This year I have had the privilege of attending talks by some of the world’s best iPad “rock stars”, Abdul Chohan from the ESSA Academy in the UK, Sam Gliksman, Educational Technology Consultant and author of of the book ‘iPads in Education for Dummies’, from the USA, and most recently I attended two iPad talks by, probably, THE iPad rock star, Fraser Speirs from the Cedars School of Excellence in Scotland. Fraser is the head of Computing and Technology at this school, which is the first school in the world to roll out a 1:1 iPad programme – just months after the first iPad 1’s hit the shelves.
Fraser spoke freely about how his school came to the decision to use iPads so soon after they were launched. Cedars had always been an Apple school. They had a computer centre filled with Apple Macs, but the need for a more mobile device which could be used in the classrooms led them to bring in Macbooks, which served them well for a number of years. One irritation was the short battery life of the laptops and the constant need to charge them during the school day. At the end of 2009 a discussion with the Cedars staff was held, where it was determined that a more mobile device, with a better battery life would make everyone’s lives easier. In February of 2010 the iPad 1 was launched – and the rest is history for the Cedars school! Read an in-depth account of their iPad journey on the Cedars School website here: http://cedars.inverclyde.sch.uk/ipad-and-itunes-u.html
Fraser shared his experience of the first roll out, citing the difficulties and the successes. It was not without initial difficulties, the supply of a working wireless network being one of the hurdles, obviously due to working in unchartered waters, but he has made a success of it, and his school only uses iPads now. They have replaced all their computers and are now an iPad-only school. Also, they only very recently (in August of this year), replaced their iPad 1’s with the latest iPads!
According to Fraser the iPad has transformed teaching at his school. It allows learning to be more personalised and lends itself well to differentiation of learning styles. The teachers at Cedars have also noted that their students are “100% engaged all the time”. As has been mentioned by other tech leaders at iPad schools, Fraser also found that the hardest part of the implementation, was convincing the teachers to use the tech!
For Fraser and the staff at Cedars, the success of the iPad lies in the follow features:
* its size and light weight
* the screen size
* the mobility, and
* the game changer – the up to 10-hour battery life
I also attended Fraser’s very informative technical talk in which he detailed the more technical aspects of his school’s iPad roll out. He offered a variety of technical statistics, as well as statistics on iPad damage/loss at his school (2% per annum across the board) and bandwidth implications and usage. We in the audience were totally green with envy when he told us his school has a 50 Megabit ADSL connection, which he admitted was “more than they required”. Only in our dreams here in South Africa…
The audience was given an opportunity to ask questions and it was inevitable that the BYOD hot potato would rear its head. Suffice to say that Fraser is NOT a fan, and he gave some very good reasons why, the most pertinent of which was, the cost of technology integration which is usually carried by the IT department, is pushed down onto the staff in terms of multiple device management, knowledge of various devices and lesson preparation to cater for all devices. Hear more about his thoughts on BYOD here and take a look at his blog here.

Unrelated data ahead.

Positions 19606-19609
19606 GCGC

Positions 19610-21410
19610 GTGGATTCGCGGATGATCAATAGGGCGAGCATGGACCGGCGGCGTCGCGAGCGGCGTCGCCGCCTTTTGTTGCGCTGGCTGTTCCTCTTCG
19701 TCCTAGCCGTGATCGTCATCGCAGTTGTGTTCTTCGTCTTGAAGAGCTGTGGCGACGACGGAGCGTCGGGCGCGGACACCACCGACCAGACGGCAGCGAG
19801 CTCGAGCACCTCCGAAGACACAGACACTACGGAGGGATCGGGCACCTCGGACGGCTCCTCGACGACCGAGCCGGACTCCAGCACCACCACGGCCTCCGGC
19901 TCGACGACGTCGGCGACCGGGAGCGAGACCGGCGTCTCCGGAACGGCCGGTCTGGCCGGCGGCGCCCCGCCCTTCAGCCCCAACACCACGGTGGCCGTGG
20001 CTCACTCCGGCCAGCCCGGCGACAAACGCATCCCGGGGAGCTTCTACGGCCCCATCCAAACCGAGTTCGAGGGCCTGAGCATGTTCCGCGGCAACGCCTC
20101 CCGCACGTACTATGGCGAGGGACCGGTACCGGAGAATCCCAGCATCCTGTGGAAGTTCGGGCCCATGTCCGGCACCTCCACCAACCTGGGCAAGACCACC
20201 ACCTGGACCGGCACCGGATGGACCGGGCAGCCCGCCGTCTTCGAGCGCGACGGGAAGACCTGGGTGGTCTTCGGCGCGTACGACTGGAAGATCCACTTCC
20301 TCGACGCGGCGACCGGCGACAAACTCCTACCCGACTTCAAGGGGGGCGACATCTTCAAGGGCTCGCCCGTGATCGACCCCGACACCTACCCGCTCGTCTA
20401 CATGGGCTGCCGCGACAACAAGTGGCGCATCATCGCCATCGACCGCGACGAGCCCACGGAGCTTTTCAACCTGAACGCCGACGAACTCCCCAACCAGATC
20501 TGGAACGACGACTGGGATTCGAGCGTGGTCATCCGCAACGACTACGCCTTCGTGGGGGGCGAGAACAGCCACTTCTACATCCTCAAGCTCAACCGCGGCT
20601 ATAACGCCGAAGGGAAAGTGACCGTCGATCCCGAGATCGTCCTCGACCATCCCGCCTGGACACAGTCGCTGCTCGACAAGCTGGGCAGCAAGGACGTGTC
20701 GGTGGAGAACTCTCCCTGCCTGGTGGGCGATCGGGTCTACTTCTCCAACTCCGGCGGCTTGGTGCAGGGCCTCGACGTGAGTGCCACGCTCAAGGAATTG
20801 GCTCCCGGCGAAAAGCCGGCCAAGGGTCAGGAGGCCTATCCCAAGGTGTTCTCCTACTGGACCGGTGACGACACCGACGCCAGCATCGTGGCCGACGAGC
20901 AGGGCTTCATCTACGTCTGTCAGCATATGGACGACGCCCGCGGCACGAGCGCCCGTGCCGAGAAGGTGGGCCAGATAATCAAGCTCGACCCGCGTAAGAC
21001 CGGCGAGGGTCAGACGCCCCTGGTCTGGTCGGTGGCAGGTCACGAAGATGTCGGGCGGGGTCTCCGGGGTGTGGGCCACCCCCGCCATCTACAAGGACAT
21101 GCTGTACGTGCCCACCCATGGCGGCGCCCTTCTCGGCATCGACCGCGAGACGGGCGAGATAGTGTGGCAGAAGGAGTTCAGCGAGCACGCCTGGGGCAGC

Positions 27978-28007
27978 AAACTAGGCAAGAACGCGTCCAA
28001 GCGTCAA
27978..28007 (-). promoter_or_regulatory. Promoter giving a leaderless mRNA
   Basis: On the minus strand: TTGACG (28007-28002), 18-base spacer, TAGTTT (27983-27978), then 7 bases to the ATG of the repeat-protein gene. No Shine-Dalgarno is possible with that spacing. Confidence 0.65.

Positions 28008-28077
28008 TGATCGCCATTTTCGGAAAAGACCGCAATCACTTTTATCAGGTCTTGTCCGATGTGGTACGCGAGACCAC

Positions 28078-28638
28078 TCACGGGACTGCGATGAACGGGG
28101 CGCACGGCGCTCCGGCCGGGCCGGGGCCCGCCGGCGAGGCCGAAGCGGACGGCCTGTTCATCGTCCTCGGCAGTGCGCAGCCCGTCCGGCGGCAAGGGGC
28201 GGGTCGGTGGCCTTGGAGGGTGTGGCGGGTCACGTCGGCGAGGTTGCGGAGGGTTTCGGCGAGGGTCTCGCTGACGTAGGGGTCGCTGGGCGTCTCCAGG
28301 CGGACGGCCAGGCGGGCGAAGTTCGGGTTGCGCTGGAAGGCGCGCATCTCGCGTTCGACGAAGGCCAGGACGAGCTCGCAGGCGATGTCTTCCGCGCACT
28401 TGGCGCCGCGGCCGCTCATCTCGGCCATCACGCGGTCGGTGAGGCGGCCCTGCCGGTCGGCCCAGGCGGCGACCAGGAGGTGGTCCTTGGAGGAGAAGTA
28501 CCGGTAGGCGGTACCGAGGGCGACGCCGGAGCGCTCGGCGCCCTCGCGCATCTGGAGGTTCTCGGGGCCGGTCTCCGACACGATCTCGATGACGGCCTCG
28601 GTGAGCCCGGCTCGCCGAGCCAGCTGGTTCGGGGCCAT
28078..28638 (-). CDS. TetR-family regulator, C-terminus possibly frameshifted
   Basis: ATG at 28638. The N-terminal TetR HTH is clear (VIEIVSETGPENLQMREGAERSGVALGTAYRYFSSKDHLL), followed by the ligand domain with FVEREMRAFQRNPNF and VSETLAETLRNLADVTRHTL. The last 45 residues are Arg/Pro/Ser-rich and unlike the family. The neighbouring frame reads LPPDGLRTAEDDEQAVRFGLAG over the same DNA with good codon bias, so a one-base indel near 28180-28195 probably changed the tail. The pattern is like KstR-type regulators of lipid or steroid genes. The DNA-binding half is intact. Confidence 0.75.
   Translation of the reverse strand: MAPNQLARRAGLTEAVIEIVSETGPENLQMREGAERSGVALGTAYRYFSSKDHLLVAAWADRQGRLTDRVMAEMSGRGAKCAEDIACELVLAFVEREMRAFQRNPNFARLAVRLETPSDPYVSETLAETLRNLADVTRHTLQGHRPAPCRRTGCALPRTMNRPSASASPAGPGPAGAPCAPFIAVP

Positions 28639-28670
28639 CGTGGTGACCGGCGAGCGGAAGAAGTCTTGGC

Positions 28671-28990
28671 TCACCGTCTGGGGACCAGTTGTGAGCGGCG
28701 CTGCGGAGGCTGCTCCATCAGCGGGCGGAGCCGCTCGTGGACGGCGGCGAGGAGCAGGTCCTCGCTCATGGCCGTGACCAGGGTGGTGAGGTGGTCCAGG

In the 18 months that we have had a shared set of iPads at our school, we have, as a team, come to the conclusion that the best way forward with iPads is if each student has a device of their own. Sharing the devices has had its share of difficulties and hurdles. Sharing of devices certainly is possible, but it doesn’t lead to the devices being used to their full potential as a tool for enhancing (transforming) teaching and learning in the classroom. One of the biggest issues the teachers have had with sharing the devices is the length of time it takes to complete a project. Sharing 25 iPads between four classes required a booking system, which meant the teachers booked the iPads for lessons in which they were going to use them. As in most schools, the timetable is often disrupted and lost “iPad lessons” are difficult to reschedule when they are shared between four classes. This often resulted in projects stretching over a number of weeks, by which time they had lost their effectiveness and impetus. Also, time lost in collecting, unpacking and handing out the iPads before lessons and by the same token, taking them in again, replacing them in the baskets and returning them to the IT Centre after lessons, has an effect on the meaningfulness of the lessons. It is for reasons such as these and others, that after much debate, thought and consideration, we have decided to roll out a 1:1 iPad programme at our Senior Primary school. There is much to do before this can happen, the most important of which is the installation of a robust wireless network, which is nearing completion at present. It is also important for us to engage with our parents and in order to do so we set up a series of meetings with them to inform them of the road ahead, and lastly, but very importantly, we will embark on a teacher training programme for all our staff so that they are prepared for the roll out. Since June of this year all our teachers have had their own iPads which has given them the opportunity to get to know it as a personal device. We will now step it up a notch and take them on an “iPads in the classroom” journey. Let the learning begin!